She could hear the sound of crashing waves and feel the icy touch of salty spray on her skin. Her eyes were wide open but her world was completely black, and she was bitterly cold. She wriggled and she squirmed. She tried to pull her hands free of the chains that held her, but her body could only writhe in painful, unheard, echoing pity.
Her mouth was gagged and her eyes were covered in a thick, black mask. She couldn’t see and she could barely breathe. She could feel hard stone under her back and an agonising ache in her belly. Water ran down her throat, choking her under the smothering gag that was so tightly pulled around her face.
The sea continued to roll and crash around her as she swayed in and out of consciousness. Blackness became night, and night became bursting light. But the pain and the fear were constant, straining against her head, making her heart so weak it felt like it might stop beating.
“Aleksandr!” she called into the blackness and the fear. “Aleksandr!”
Fierce spits of spraying wave bit into her cheeks and a slice of strong water suddenly smothered her again. She had to heave and choke to breathe.
He was not coming. He was not coming back. She was alone with the sea and the darkness, and she was sure that she was going to die.
“Aleksandr,” she gasped.
She wanted to cry, to feel warm tears cover her face and lips one last time, but no tears came. Her head rolled to the side and with her cheek resting on the cold rock she sensed that she was not awake anymore, that her body was floating and she was entering into some horrible nightmare which felt terrifyingly real. The thundering waves crashed and ice cold water swept over her skin from head to toe, but then there was a calm, a horribly silent calm. She tried to wake up. She tried to wriggle and pull and break free of the chains which held her arms up over her head. But her body was not her own. She could not control it. All she could do was silently scream. And the silence smothered her completely until she lost consciousness and her reality was gone.
From high up on the cliff edge a man watched her. He was forlorn and serious, his heavy brow plagued with tension and anger. He watched, and he watched and he kept on watching, his gaze fixated upon the shape on top of the large stone obelisk in the middle of the rising tide.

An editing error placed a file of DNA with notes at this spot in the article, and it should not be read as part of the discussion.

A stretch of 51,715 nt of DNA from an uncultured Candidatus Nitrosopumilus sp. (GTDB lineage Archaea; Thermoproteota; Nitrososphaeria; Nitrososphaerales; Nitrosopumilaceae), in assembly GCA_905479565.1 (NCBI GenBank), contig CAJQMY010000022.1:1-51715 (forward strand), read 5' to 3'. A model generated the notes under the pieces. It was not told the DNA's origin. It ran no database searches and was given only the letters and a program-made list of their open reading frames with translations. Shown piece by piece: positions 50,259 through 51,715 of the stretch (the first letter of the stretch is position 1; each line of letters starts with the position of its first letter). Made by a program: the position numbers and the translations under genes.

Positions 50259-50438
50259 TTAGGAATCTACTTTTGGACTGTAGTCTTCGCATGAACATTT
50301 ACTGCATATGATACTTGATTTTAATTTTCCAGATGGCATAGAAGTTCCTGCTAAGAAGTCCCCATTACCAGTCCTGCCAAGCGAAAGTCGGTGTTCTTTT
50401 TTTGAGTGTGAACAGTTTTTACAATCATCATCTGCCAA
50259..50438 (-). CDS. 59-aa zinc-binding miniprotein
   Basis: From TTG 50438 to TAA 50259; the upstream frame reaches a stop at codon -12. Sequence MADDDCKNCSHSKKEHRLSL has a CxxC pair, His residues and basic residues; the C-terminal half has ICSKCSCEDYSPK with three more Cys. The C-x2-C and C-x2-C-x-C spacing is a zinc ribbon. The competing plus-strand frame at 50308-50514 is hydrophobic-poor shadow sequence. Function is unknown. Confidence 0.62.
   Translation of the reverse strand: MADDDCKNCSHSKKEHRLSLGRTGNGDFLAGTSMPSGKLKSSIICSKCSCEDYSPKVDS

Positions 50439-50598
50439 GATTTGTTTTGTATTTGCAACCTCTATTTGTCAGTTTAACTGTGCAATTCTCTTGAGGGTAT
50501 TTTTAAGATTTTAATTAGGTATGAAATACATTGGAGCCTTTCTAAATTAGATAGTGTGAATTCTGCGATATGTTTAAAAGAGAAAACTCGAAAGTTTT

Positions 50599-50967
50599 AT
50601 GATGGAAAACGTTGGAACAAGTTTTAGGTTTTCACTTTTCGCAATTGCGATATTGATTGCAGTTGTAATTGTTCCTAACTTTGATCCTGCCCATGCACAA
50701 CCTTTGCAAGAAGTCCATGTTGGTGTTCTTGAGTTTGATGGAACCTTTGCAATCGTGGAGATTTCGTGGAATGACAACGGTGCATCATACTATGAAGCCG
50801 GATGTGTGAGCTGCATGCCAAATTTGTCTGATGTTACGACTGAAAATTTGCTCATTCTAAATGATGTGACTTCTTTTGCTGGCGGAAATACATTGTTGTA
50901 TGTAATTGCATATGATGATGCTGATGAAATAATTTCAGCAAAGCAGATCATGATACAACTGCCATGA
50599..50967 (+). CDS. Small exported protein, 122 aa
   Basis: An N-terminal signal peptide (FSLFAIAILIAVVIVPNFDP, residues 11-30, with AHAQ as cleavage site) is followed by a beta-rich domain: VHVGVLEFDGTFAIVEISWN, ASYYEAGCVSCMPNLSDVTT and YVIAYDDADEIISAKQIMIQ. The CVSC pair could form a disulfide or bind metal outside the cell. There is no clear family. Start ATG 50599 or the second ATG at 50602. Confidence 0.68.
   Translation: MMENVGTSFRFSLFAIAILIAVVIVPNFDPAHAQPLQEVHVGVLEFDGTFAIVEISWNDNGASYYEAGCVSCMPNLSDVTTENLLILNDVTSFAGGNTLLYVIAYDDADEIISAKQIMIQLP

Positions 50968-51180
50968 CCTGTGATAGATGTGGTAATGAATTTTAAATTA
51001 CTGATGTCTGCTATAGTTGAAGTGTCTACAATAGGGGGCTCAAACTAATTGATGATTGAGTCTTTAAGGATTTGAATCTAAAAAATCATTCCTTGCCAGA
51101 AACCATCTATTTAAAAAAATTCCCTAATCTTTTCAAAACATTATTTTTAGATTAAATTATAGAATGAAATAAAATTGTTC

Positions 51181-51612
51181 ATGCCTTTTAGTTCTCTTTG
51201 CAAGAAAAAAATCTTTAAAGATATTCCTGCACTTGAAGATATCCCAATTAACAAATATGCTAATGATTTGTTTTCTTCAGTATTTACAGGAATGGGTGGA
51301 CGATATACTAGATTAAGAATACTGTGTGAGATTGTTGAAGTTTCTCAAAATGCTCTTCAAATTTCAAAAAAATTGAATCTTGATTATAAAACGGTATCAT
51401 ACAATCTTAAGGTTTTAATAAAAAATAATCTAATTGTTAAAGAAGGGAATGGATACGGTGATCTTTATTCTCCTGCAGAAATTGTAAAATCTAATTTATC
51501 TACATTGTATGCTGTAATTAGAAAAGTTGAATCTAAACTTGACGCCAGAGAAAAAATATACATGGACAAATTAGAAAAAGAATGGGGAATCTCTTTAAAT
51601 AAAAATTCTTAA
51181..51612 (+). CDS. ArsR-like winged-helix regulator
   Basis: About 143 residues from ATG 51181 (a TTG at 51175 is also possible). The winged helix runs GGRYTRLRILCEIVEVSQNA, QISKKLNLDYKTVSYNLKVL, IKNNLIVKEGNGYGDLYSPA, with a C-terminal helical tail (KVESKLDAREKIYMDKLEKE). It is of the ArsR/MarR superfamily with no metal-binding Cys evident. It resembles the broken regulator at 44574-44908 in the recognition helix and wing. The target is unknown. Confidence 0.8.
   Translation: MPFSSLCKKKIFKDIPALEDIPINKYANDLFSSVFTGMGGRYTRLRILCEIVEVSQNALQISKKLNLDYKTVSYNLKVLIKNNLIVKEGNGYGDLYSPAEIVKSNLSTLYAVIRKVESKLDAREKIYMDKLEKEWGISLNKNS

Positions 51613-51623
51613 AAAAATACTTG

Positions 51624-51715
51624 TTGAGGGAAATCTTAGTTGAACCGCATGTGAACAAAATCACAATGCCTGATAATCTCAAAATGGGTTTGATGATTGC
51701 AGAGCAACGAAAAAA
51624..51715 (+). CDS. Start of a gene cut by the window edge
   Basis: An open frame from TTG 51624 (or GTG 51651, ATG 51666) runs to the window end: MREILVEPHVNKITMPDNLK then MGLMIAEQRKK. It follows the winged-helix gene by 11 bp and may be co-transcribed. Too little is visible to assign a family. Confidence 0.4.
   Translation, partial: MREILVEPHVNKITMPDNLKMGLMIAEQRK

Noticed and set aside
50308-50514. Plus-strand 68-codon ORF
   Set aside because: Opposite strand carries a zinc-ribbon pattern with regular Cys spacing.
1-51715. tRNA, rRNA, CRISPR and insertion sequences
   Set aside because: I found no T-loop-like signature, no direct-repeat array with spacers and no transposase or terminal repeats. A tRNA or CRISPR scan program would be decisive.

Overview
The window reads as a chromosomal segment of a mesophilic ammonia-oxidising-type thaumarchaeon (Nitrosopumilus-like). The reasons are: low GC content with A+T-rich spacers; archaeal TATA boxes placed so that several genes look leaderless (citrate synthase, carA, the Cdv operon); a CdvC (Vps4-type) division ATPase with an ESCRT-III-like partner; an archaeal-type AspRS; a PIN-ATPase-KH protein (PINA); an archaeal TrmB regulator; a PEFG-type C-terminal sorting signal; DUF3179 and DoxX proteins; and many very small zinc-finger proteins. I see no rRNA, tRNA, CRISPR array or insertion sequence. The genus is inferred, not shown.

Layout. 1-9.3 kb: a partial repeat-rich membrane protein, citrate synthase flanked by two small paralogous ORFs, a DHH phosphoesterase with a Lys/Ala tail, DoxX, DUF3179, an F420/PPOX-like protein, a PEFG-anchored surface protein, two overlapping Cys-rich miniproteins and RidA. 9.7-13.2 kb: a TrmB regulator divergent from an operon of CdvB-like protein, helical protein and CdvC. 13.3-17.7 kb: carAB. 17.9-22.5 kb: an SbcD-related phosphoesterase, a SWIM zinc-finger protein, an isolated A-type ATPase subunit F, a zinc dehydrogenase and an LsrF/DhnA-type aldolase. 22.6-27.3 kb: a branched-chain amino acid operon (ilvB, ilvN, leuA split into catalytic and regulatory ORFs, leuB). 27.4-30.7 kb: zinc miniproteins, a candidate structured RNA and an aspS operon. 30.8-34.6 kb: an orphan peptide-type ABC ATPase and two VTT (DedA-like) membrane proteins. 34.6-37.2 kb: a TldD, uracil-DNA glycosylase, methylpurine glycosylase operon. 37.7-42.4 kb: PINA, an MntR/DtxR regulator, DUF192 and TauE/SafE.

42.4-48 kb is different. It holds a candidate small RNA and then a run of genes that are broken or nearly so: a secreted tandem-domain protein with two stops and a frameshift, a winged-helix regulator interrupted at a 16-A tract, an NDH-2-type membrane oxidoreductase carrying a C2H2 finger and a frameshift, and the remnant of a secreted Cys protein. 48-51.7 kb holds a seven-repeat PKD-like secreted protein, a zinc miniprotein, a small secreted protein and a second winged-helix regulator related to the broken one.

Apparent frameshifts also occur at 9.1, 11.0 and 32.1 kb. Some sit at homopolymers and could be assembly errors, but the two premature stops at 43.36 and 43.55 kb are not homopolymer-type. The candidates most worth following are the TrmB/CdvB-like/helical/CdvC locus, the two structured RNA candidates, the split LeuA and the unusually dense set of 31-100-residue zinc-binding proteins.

The sea was rough and cold. It beat wildly against the cliff edge and it thundered with a powerful roar. The man watched the shape, not sure what it was amongst the grey melting waves which threatened to consume the large obelisk and whatever it was that lay upon it.
Perhaps it is a mermaid? the man thought as he scraped his clenched knuckles over the rock below him. Perhaps it is a stranded sea creature? But whatever it was, the man was sure it was not alive.
The huge stone upon which the creature lay was the middle one of five embedded out from the shoreline, and, consumed in his own morbid thoughts, the man had been staring at it for over an hour. In that time he seen some flickers of movement as life slowly ebbed from the creature. At no point had he believed the creature to be human, but if he had, what could he have done? If it was a human being, stranded or bound on the top of the huge rock, could he have helped it? No, he decided, no he could not.
The man hung his head, closed his eyes, and tried to forget.
From the darkness behind him, another man appeared. He was tall and broad, and his head was shaven. He had a strange disfigurement on his face, but the dark night and a deep hooded cloak shrouded most of it from view. With a voice that was smooth and well spoken, he said, “She is alive.”
The man sitting on the rock looked up to the man who was tall and disfigured. “She?” he questioned.
“Her name is Marianna. She has been left there to die, and soon she will. Soon the rising tide will wash her away and she will be lost forever. But there is still time to save her.”
“No. It is too late,” the man sitting down gruffly mumbled.
“If you swam out now you could save her,” the disfigured man replied. “You are strong enough, and angry enough with the world that you could pull those chains from the rock and save her.”
The disfigured man kept talking, and the other man kept listening, as if hypnotised. And as he listened he saw that not only was the tall man’s face disfigured and scarred, he had two stumps protruding from the clothes on his back. The stumps were unevenly shaped and jagged, as if something had been hacked away. He has a broken face and broken wings, the other man thought.
As the smooth uninterrupted voice continued, the man who had sat on the rock watching the creature, wondering when the sea would finally come for it, got up and jumped into the ocean and began to swim to the stone where the creature lay bound and gagged.
The disfigured man with the broken wings and the broken face, watched him. He watched the man swim out to sea. He was strong and had fast, powerful strokes. He was a match for the mighty ocean and he easily freed the creature from her chains and swam back with her to shore.
“In one year I will come back for you Marianna,” the man with the broken face and the broken wings said into the wind as Marianna’s limp wet body was laid safely down on the pebbly shore. “But for now, let him look after you. He has lost everything, and he will gladly look after you. He has just saved your life after all, and what is it they say about someone who saves another person’s life? Ah yes, I remember. They must stay with them until the debt is repaid, and only then will they be free to leave. You will repay your debts Marianna, for I will come back and make sure that you do.”
Then the man with the broken face and the broken wings turned into the wind and disappeared back into the night.